updated 5/17/2006 5:59:59 PM ET 2006-05-17T21:59:59
SMALL TALK

Personal finances often get a low priority from an entrepreneur who's trying to build a small business. If the choice is between investing in a new company's future and saving for rainy days or retirement, the business usually wins out.

"I felt like really to make a go of it, I had to put my eggs into my business basket," said Scott Tanner, who started Millennium Media Consulting, an Alexandria, Va.-based marketing business, four years ago.

Tanner did what many new business owners do — he cashed out his savings and dipped into credit cards. So putting money aside for his own future just wasn't part of the equation.

But Tanner said he's aware that many people, including financial advisers, wouldn't recommend that approach. And now, four years later, he is working on his personal balance sheet, paying down debt and recently buying a home.

"I'm not totally neglecting it," he said of his finances. "It's just not the centerpiece I'd like it to be."

Michelle Tennant, a co-owner of Wasabi Publicity Inc. in Asheville, N.C., also was more focused on building a business than on setting aside money for the future.

"I think I kept saying to myself, 'some day that will be a priority,'" Tennant said.

"We were making sure the company has enough in reserve to pay our staff, which is a typical small business thing," she said. Tennant was intent on self-funding Wasabi, now five years old, rather than taking on debt, and was also setting money aside for expansion.

Several people, including Tennant's personal finance-savvy business partner and a financial adviser, helped her see that she needed to rethink her priorities. She's now putting aside 10 percent of everything she earns for her own future.

"I know how to make a profit in business," she said. "I felt it was time to finally put my personal money to work, too."

Tennant was serious enough about her personal finances that she bought books and gathered as much information as possible so she could make the best investment choices.

There are several common reasons why many small business owners don't make a similar commitment to their personal finances. Some are afraid to divert money away from the company, fearing the business will suffer — although even a small amount of money put into a 401(k) account or other investment vehicle will grow exponentially over the years, and that money isn't likely to seal a struggling company's fate.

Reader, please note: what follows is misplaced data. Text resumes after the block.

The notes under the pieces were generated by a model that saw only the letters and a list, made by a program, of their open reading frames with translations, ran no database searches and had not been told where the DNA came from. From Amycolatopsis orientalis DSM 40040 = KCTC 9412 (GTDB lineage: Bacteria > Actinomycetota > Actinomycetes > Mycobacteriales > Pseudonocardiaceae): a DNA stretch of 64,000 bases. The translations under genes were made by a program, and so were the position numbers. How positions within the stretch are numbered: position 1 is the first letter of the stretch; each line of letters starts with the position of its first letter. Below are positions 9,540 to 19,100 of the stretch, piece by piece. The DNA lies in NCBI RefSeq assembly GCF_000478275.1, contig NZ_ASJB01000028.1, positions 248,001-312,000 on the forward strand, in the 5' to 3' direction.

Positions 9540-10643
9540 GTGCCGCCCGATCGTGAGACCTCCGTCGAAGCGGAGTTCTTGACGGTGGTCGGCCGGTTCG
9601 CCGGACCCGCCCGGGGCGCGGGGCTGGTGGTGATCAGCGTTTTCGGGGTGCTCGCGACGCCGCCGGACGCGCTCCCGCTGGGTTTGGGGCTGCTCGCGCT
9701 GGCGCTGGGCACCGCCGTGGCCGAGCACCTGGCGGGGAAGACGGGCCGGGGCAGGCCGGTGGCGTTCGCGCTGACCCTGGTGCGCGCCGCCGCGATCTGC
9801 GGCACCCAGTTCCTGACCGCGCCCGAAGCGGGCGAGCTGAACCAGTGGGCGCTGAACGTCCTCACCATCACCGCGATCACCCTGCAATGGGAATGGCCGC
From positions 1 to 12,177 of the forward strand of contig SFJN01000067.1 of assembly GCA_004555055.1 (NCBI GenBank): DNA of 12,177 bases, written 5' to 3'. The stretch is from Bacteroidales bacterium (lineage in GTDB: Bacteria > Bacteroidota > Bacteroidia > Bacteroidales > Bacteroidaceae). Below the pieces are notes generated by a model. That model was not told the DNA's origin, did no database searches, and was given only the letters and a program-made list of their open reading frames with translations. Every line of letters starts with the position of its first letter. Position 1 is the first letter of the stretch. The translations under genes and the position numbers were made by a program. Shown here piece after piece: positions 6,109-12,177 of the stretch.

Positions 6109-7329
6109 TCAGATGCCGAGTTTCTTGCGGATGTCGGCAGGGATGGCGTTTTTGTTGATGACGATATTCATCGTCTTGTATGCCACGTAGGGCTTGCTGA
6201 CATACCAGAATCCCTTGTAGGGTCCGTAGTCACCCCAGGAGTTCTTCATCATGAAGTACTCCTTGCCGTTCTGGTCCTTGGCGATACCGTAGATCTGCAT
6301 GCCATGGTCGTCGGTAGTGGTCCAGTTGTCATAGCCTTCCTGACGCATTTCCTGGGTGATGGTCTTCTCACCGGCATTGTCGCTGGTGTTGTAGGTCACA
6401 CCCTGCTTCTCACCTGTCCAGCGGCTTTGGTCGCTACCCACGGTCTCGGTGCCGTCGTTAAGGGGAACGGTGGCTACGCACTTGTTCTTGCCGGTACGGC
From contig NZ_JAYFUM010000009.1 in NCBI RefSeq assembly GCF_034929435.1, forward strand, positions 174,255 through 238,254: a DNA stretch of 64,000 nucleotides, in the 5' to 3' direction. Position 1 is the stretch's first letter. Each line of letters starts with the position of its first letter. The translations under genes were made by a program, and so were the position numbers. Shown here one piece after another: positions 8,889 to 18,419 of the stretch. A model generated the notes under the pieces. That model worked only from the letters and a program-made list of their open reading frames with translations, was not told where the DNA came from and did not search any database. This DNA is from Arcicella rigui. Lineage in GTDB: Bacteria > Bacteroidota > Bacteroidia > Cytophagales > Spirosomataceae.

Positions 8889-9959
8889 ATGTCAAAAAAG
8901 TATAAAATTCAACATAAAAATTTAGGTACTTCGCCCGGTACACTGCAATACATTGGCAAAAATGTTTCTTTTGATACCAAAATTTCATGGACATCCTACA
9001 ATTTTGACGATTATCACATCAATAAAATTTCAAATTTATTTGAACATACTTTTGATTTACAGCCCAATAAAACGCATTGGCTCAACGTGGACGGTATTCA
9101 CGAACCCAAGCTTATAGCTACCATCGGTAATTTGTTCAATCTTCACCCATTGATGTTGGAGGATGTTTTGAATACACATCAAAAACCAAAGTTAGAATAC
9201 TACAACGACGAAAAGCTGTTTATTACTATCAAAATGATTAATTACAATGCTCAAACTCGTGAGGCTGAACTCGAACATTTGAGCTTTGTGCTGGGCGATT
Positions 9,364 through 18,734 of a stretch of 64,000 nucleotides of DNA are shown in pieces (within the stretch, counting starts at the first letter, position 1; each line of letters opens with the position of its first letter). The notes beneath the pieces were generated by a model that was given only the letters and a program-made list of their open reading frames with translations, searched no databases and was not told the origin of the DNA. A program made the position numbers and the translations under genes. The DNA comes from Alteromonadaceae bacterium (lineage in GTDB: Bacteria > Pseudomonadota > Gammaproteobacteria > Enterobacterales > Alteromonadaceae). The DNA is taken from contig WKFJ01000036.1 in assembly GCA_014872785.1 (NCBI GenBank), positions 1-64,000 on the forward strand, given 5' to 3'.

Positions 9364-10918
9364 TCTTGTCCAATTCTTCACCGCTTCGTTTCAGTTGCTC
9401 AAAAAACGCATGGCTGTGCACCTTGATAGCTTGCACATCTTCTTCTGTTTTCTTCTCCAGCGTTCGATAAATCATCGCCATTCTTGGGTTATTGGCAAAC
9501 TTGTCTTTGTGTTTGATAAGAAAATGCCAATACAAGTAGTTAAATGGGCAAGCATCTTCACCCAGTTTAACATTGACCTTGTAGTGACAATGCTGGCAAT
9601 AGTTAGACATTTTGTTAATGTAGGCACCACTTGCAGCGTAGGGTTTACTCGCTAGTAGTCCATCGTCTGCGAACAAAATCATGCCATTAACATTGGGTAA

Many optimistically expect the company to take care of them financially one day. That shortsighted approach could be a big mistake, because a downturn in business — or worse, a complete collapse — could leave an owner with very little in the way of money or assets.

Owners often overlook the fact that the solution to the problem could be in the business itself — creating a retirement account for themselves and their employees. Setting up even the simplest of plans, known as a Simplified Employee Pension, or SEP, could actually help the company, giving it a tax break, and making the business more attractive to prospective employees.

Building up personal finances can also help a business owner get a little peace of mind — not a bad commodity to have amid the stresses of running a young company.

Susan Boucher has made her personal finances a priority since she and her husband Dan founded their guitar sales business, which is now in its third year. She had savings, including a 401(k) from a previous job and certificates of deposit, and while they dipped into some of their funds to start Premier Music Services, they are leaving much of their money intact. Boucher said they're holding the money for big personal expenses such as their home and college tuition.

"We put it away where we couldn't touch it," Boucher said.

They're also saving whatever they can out of what they earn from the Boylston, Mass.-based business, and from public relations work Boucher also does. "We pay bills and then we put the rest back in, and then put aside some when we can," she said.

There's plenty of help available for small business owners who decide to start working on their personal finances. Your first stop should probably be your accountant's office; he or she can help you go over your business and be sure you're maximizing your profits. Once that's done, your accountant or a financial adviser can help you determine what's the best way for you to save.

© 2013 The Associated Press. All rights reserved. This material may not be published, broadcast, rewritten or redistributed.

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